Thrift store shopper bought an ‘old-ish’ vase for $3.99. It turned out to be a priceless 2,000-year-old Mayan artifact

Anna Lee Dozier purchased a priceless ancient Mayan artifact, pictured, at a Maryland thrift store for less than $5. (Anna Lee Dozier)

It’s the find of the millennium - well, two. It turned out to be much more. The vase dated back 2,000 years, and her

Anna Lee Dozier knack for second-hand shopping near her Washington, DC, home paid off big time. She was in a Maryland thrift store in 2019 and found a vase on the clearance rack for just $3.99.

“I saw this vase, and I assumed it was like a tourist reproduction,” Dozier told The Independent. “It did look old, but I was thinking a 20- or 30-year-old tourist reproduction.”

It turned out to be much more. The vase dates back two millennia. Her thrifty find was, in fact, priceless.

Anna Lee Dozier purchased a priceless ancient Mayan artifact, pictured, at a Maryland thrift store for less than $5. (Anna Lee Dozier)
Anna Lee Dozier purchased a priceless ancient Mayan artifact, pictured, at a Maryland thrift store for less than $5. (Anna Lee Dozier)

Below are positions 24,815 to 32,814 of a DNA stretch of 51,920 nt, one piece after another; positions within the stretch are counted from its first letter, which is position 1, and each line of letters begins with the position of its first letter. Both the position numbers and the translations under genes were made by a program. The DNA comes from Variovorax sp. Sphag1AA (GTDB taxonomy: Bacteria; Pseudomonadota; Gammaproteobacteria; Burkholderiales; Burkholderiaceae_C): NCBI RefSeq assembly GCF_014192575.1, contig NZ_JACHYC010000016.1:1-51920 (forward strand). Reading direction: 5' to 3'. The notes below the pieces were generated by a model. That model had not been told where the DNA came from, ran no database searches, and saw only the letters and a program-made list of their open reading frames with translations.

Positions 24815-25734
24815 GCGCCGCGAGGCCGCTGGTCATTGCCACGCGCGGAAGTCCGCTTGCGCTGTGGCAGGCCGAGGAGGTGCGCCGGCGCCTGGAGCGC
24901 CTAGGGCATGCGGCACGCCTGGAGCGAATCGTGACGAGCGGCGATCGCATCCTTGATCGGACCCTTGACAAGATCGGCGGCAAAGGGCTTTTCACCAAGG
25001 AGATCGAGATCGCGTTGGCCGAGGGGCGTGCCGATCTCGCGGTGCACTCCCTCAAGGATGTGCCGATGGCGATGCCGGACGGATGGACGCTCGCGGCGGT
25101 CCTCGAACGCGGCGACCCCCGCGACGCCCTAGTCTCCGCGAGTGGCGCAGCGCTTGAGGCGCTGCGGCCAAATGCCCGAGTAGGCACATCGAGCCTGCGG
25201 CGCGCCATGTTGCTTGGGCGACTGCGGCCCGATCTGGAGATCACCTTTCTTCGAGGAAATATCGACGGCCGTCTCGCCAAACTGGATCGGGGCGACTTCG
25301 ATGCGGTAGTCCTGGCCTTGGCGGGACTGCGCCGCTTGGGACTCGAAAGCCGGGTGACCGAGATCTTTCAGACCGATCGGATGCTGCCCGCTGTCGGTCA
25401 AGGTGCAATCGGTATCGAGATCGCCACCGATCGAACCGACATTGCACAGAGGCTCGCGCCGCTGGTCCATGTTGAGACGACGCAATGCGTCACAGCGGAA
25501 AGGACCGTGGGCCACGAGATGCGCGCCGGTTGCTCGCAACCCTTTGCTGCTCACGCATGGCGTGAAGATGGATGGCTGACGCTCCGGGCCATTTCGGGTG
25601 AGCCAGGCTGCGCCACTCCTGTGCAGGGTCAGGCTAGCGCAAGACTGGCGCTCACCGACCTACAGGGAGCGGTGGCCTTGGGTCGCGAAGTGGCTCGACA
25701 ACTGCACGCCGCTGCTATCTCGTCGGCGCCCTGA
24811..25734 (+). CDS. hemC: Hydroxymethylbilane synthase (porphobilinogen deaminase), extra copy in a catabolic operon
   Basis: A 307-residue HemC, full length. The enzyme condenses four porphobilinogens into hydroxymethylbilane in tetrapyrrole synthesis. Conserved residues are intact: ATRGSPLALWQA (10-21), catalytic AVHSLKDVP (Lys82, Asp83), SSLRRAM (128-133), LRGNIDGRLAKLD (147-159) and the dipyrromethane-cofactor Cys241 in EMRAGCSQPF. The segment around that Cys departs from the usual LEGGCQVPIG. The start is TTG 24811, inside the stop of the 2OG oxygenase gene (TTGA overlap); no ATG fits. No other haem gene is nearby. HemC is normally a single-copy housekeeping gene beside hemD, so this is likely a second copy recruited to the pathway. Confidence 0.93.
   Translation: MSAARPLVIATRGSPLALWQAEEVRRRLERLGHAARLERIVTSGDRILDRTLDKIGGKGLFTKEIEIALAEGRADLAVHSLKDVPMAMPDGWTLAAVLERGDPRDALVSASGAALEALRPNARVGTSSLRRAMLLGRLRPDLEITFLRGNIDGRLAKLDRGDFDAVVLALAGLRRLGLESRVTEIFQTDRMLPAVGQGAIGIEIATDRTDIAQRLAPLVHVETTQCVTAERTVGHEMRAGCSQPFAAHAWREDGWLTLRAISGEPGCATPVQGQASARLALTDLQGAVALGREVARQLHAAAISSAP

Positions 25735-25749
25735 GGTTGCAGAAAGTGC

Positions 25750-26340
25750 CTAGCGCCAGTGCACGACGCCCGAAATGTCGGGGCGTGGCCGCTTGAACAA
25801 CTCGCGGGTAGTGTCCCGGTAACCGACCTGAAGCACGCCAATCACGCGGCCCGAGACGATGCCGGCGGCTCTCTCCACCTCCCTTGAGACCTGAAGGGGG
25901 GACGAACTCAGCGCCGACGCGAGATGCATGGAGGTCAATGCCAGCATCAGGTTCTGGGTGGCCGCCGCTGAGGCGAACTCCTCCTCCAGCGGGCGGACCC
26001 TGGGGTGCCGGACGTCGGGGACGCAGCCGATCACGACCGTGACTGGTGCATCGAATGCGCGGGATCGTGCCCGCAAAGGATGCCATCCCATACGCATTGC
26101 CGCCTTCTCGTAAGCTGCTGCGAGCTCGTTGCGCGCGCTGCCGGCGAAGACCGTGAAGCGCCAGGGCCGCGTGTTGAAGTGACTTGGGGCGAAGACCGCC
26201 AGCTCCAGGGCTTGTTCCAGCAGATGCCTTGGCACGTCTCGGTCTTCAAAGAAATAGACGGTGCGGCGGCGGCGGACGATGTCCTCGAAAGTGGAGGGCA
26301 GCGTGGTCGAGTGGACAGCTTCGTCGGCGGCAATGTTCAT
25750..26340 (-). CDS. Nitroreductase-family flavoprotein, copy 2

For five years after finding the vase on the clearance rack, Dozier kept the vase at home, she said, not thinking twice about it until she went on a trip Mexico’s Museum of Anthropology in January. There, Dozier said she saw vases that reminded her of her thrift store find, so she asked the staff what to do if she might have an artifact.

The museum staff told her to contact the US embassy.

“I came back to DC not thinking it could really be something, and I didn't want to bother the embassy, so I googled some professors who were experts on Mayan or Mexican history,” she told The Independent. When no one responded, Dozier reached out to the embassy, where staff asked her to send detailed pictures of the vase.

A month later, Dozier learned it was a ceremonial urn from the Mayan community dating anywhere from the year 200 to 800.

After learning she had thrifted a priceless, ancient artifact, Dozier was connected with the Cultural Institute of Mexico, where a ceremony was held Monday for the vase’s return. It will now make its way to Mexico’s Museum of Anthropology for analysis.

Dozier, who works as a human rights advocate for Mexico’s Indigenous communities, said she was glad to be a part of the vase’s journey home.

“Human rights extend to culture and history,” Dozier said at the event on Monday.

Dozier isn’t the first to accidentally stumble upon an ancient artifact.

In 2017, an Italian marble expert discovered a 2,000-year-old Roman mosaic was being used as a coffee table in a Manhattan apartment for the last 50 years.

The apartment owners thought nothing of it when they purchased the table from an Italian noble family in the 1960s, they said at the time. It has since been returned to the Italian government.